By Pam Martens and Russ Martens: December 6, 2021 ~
Bitcoin was trading at over $57,000 on Friday. Over the next 24 hours it had plunged below $43,000. On some trading platforms, Bitcoin’s price was cut far below the $43,000 level. The Dow Jones news outlet, MarketWatch, reported that “NYDIG, a technology and financial services firm dedicated to bitcoin, said that the decline was even more severe for some offshore platforms such as Huobi, where bitcoin briefly touched a 24-hour nadir at $28,800 on Saturday.”
Bitcoin front month futures on the CME at 7:49 a.m. ET this morning show it had bounced back to $48,715.
This is hardly the first time this year that Bitcoin has put on a wild display of price swings. On May 19 Bitcoin removed any lingering doubts that it is a stable currency that could be used to pay for products or services. At that time the current month Bitcoin futures contract at the CME swung between a low of $30,250 to a high of $43,530 – a difference of $13,280 in one trading session. From its intraday high of $58,140 on Wednesday, May 12, to its close one week later on Wednesday, May 19, Bitcoin had lost 34 percent of its value.
The current problem with Bitcoin is the same problem that all other highly-leveraged trading instruments are having in the new world of Fed tapering. But Bitcoin has an additional problem: credibility.
One of the most respected investors in America, Warren Buffett, summed up Bitcoin like this in May 2018: Bitcoin is “probably rat poison squared.” Also in 2018, Bill Harris, the former CEO of Intuit and PayPal, wrote a detailed critique of Bitcoin for Vox under the headline: “Bitcoin is the greatest scam in history.” Harris explained:
“In my opinion, it’s a colossal pump-and-dump scheme, the likes of which the world has never seen. In a pump-and-dump game, promoters ‘pump’ up the price of a security creating a speculative frenzy, then ‘dump’ some of their holdings at artificially high prices. And some cryptocurrencies are pure frauds. Ernst & Young estimates that 10 percent of the money raised for initial coin offerings has been stolen.”
As if on cue, there was another crypto heist over the weekend, with hackers stealing somewhere between $150 million to $200 million from crypto platform BitMart.
In July 2019, NYU Professor and economist Nouriel Roubini provided a scathing critique of Bitcoin in a Bloomberg News interview, stating:
“Crypto currencies are not even currencies. They’re a joke…The price of Bitcoin has fallen in a week by how much – 30 percent. It goes up 20 percent one day, collapses the next. It is not a means of payment, nobody, not even this blockchain conference, accepts Bitcoin for paying for conference fees cause you can do only five transactions per second with Bitcoin. With the Visa system you can do 25,000 transactions per second…Crypto’s nonsense. It’s a failure. Nobody’s using it for any transactions. It’s trading one sh*tcoin for another sh*tcoin. That’s the entire trading or currency in the space where’s there’s price manipulation, spoofing, wash trading, pump and dumping, frontrunning. It’s just a big criminal scam and nothing else.”
On June 30 of this year, the House Financial Services’ Subcommittee on Oversight and Investigations held a hearing on the crypto mania that has engulfed U.S. financial markets. The hearing was titled: “America on ‘FIRE’: Will the Crypto Frenzy Lead to Financial Independence and Early Retirement or Financial Ruin?”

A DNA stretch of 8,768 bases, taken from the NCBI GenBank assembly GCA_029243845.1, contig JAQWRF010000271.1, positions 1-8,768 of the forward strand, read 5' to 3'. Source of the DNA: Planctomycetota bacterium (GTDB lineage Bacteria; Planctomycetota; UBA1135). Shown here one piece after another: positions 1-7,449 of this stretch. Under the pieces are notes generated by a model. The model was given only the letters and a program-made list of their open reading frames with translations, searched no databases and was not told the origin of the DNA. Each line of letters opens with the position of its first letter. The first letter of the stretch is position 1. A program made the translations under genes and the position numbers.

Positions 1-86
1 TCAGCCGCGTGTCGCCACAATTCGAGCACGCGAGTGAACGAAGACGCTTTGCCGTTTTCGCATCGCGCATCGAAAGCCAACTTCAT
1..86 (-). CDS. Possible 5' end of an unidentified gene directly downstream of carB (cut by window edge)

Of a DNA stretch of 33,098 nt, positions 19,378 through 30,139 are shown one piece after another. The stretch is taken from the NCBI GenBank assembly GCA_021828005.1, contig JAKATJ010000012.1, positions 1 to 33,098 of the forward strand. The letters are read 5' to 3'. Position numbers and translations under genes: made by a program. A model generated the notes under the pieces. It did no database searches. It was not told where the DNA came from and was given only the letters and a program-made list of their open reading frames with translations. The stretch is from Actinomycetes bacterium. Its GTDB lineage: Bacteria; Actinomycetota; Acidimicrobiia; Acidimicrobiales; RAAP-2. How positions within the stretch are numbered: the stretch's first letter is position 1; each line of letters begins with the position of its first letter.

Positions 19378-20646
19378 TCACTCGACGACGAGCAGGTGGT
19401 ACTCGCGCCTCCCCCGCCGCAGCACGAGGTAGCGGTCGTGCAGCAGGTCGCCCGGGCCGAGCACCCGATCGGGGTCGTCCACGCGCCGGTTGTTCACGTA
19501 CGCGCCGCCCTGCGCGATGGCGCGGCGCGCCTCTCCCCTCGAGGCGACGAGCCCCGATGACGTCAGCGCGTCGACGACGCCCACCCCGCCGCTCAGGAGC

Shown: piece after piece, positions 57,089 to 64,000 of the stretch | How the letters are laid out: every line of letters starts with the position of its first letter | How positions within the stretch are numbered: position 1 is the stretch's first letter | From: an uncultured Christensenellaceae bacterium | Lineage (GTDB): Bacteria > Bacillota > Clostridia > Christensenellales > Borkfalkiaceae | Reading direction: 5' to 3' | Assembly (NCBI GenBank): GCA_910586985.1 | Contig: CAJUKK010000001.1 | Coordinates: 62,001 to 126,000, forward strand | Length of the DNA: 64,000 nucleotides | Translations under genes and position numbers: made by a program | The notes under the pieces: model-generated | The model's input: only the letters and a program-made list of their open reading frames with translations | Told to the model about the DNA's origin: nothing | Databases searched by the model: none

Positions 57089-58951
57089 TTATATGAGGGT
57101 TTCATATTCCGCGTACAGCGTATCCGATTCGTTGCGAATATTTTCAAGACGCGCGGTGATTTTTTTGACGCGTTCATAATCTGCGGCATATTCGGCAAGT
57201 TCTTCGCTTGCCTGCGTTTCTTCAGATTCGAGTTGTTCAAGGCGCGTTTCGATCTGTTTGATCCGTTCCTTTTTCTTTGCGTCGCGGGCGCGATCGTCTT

One of the witnesses testifying at the hearing was Alexis Goldstein, a Wall Street veteran and current Director of Financial Policy for the nonprofit group, the Open Markets Institute. Goldstein testified that some crypto exchanges “like FTX and Binance and many others” are allowing traders to use as much as 100 times to 1 leverage to buy cryptocurrencies.
As the Fed tightens credit by reducing the $120 billion a month it has been making in bond purchases, trading instruments that rely on large amounts of leverage are showing wild swings as margin loans become pricier and harder to obtain.
Goldstein was asked during the June 30 hearing if there was any transparency on which hedge funds held the largest positions in crypto and who their counterparties are. Goldstein responded that crypto is not currently reported on the 13F forms that hedge funds are required to file with the SEC, which list their ownership positions in stocks and bonds, so regulators are currently “totally in the dark.”
Goldstein raised further concerns in her written testimony to the Subcommittee, writing as follows:
“…Too Big To Fail banks are also a growing presence in the cryptocurrency market. Goldman Sachs plans to open a cryptocurrency trading desk, BNY Mellon allows its clients to hold Bitcoin as of February 19, Wells Fargo will offer professionally managed cryptocurrency funds for qualified investors. Morgan Stanley’s Europe Opportunity Fund reported owning 28,298 shares of the Grayscale Bitcoin Trust, according to a June 28 filing. Venture Capital firms have already invested $17 billion into cryptocurrency firms so far in 2021, more than three times what they invested in all of 2020. In addition, the concentration of particular cryptocurrency assets into a small handful of addresses raise concerns about power concentrations. To take one example, there are several very large ‘whales’ in the Dogecoin cryptocurrency, including a single address that holds over 36.7 billion DOGE (or some 28% of total Dogecoin) worth more than $8 billion. As of February, the top 20 largest Dogecoin addresses held half of the cryptocurrency’s entire supply.”